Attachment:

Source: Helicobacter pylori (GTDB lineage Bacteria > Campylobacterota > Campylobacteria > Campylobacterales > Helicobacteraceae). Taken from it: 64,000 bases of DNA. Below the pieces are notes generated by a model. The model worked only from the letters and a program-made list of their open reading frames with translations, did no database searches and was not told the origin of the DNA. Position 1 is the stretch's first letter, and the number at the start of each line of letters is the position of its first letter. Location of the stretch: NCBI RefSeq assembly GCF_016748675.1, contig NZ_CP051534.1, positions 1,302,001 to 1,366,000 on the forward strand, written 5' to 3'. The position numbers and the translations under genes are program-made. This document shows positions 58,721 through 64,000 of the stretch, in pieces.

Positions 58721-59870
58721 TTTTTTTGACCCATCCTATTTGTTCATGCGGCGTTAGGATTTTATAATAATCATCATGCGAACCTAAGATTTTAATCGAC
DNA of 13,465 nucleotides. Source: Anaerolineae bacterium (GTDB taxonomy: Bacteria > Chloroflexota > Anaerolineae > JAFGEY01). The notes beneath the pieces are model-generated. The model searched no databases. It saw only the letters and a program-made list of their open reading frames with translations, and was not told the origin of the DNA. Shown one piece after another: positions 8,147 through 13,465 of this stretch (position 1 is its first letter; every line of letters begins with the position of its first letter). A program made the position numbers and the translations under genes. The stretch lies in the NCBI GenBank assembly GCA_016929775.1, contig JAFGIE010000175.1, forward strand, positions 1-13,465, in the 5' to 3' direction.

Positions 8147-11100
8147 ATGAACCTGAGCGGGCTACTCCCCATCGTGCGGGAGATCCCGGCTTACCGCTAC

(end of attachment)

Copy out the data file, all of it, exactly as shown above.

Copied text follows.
Source: Helicobacter pylori (GTDB lineage Bacteria > Campylobacterota > Campylobacteria > Campylobacterales > Helicobacteraceae). Taken from it: 64,000 bases of DNA. Below the pieces are notes generated by a model. The model worked only from the letters and a program-made list of their open reading frames with translations, did no database searches and was not told the origin of the DNA. Position 1 is the stretch's first letter, and the number at the start of each line of letters is the position of its first letter. Location of the stretch: NCBI RefSeq assembly GCF_016748675.1, contig NZ_CP051534.1, positions 1,302,001 to 1,366,000 on the forward strand, written 5' to 3'. The position numbers and the translations under genes are program-made. This document shows positions 58,721 through 64,000 of the stretch, in pieces.

Positions 58721-59870
58721 TTTTTTTGACCCATCCTATTTGTTCATGCGGCGTTAGGATTTTATAATAATCATCATGCGAACCTAAGATTTTAATCGAC
DNA of 13,465 nucleotides. Source: Anaerolineae bacterium (GTDB taxonomy: Bacteria > Chloroflexota > Anaerolineae > JAFGEY01). The notes beneath the pieces are model-generated. The model searched no databases. It saw only the letters and a program-made list of their open reading frames with translations, and was not told the origin of the DNA. Shown one piece after another: positions 8,147 through 13,465 of this stretch (position 1 is its first letter; every line of letters begins with the position of its first letter). A program made the position numbers and the translations under genes. The stretch lies in the NCBI GenBank assembly GCA_016929775.1, contig JAFGIE010000175.1, forward strand, positions 1-13,465, in the 5' to 3' direction.

Positions 8147-11100
8147 ATGAACCTGAGCGGGCTACTCCCCATCGTGCGGGAGATCCCGGCTTACCGCTAC